Fitz-Stirling Loop
  • Clock icon Approximately 6 hours
  • Unsealed Roads Icon Some unsealed roads
  • Bitumen Roads Icon Some bitumen roads
  • Bitumen Roads Icon No cafe on journey
  • Start Location Icon Start: Boxwood Hill crossroad

Fitz-Stirling Drive

This 70km drive introduces you to one of the most significant ecological restoration areas in Australia. A range of individuals and groups affiliated with the Gondwana Link program have been working for decades to bring two National Parks – Stirling Range and Fitzgerald River – together into one unbroken connected area of bush.

Two well recognised and important National Parks, being joined across an area we now know is just as biologically rich and important.

The wonders and richness of the Fitz-Stirling area might not be immediately obvious. This is country that requires you to pay attention. It is not a dramatic landscape, but there are many treasures to be found hiding in plain sight.

One of these is the complex geology here, on the southern edge of the ancient granites of the Yilgarn block, nestled up against re-worked granites and gneisses in an old collision zone between two mega continents, and also marking the northern limit of a relatively recent ocean, with spongolite cliffs and breakaways reminding us of its 40 million year old seabed. The Pallinup River, the largest river system on the south coast, with its many tributaries criss-cross the landscape, carving their way through the seabed to display the rich patterns of different rock ages.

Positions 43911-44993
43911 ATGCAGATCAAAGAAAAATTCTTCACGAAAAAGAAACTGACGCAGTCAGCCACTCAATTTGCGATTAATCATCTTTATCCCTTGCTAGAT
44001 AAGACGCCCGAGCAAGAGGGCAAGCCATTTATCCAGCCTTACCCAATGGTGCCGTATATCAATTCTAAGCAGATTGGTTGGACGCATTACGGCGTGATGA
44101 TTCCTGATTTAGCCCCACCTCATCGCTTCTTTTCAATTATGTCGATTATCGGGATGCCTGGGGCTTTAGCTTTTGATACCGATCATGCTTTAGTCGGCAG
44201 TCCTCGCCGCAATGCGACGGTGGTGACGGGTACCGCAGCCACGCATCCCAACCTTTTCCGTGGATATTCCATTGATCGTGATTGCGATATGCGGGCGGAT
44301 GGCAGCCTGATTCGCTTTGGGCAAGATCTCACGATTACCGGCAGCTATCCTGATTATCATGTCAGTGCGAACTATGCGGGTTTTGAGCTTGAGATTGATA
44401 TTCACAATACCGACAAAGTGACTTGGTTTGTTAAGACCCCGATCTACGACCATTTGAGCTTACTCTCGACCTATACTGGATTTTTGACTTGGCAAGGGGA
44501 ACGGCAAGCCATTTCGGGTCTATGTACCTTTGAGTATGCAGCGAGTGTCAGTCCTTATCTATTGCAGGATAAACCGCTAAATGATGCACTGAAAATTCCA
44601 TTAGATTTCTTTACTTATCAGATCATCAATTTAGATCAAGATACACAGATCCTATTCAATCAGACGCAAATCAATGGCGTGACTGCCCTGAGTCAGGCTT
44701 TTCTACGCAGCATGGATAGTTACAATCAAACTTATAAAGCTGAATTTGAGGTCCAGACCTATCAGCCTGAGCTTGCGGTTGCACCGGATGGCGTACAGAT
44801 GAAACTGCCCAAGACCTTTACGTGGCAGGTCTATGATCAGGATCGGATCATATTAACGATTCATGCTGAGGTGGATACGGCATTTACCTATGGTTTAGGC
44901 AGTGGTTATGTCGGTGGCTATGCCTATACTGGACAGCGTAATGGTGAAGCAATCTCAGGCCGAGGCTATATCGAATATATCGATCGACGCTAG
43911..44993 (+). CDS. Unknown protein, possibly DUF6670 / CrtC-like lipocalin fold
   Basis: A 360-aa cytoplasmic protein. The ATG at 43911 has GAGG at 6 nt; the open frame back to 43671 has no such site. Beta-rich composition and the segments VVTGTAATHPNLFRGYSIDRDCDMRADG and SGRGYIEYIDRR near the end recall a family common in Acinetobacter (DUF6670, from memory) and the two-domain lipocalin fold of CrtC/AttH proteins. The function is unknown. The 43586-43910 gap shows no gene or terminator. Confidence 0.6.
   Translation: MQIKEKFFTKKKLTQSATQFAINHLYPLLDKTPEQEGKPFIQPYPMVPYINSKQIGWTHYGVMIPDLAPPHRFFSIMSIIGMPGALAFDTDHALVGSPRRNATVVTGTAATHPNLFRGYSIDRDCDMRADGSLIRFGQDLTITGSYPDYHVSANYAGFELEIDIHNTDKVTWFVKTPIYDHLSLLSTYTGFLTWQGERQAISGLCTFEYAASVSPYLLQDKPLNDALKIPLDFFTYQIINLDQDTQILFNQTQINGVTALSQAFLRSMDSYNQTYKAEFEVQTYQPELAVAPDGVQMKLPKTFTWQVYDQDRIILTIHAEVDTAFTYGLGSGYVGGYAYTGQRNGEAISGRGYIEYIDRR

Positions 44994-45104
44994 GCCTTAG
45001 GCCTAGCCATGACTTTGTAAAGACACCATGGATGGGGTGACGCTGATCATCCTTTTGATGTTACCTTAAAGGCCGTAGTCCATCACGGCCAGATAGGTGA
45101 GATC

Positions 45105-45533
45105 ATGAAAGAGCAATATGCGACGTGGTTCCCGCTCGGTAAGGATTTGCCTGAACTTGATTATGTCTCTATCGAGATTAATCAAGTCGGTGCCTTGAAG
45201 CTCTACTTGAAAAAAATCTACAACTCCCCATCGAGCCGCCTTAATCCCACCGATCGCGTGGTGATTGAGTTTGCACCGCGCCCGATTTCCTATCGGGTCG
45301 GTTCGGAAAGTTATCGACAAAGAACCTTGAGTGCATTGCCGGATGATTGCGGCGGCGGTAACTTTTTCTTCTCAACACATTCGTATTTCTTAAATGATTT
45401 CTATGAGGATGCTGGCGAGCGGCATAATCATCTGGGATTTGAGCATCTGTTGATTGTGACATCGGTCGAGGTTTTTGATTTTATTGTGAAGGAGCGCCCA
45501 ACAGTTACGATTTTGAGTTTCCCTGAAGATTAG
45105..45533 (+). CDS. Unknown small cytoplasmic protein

The mix of geology is part of why the area has such a weird and wonderful mix of plants, many found only in this area. With many rugged and rocky areas, it is one of the few agricultural areas in south-western Australia where substantial tracts of bush were left uncleared. What remains is a landscape of dense heathlands, rich mallee and thickets, riverine woodlands, stark red cliffs from the Eocene seas which once covered the area, scattered wetlands and a swarm of locally endemic eucalypts.

Farmland and bush coexist here, with active landcare groups and many farmers actively involved in fencing off remaining habitats and restoring vegetation,and passionate about wildlife like Carnaby’s cockatoos and mallee fowl, as well as restoring ecological links.

The Fitz-Stirling area is an important part of the Gondwana Link program. This route will take you past conservation properties owned by passionate individuals, as well as organisations like Greening Australia and Bush Heritage Australia, which together are helping to create a 1000km of connected habitat across south-western Australia.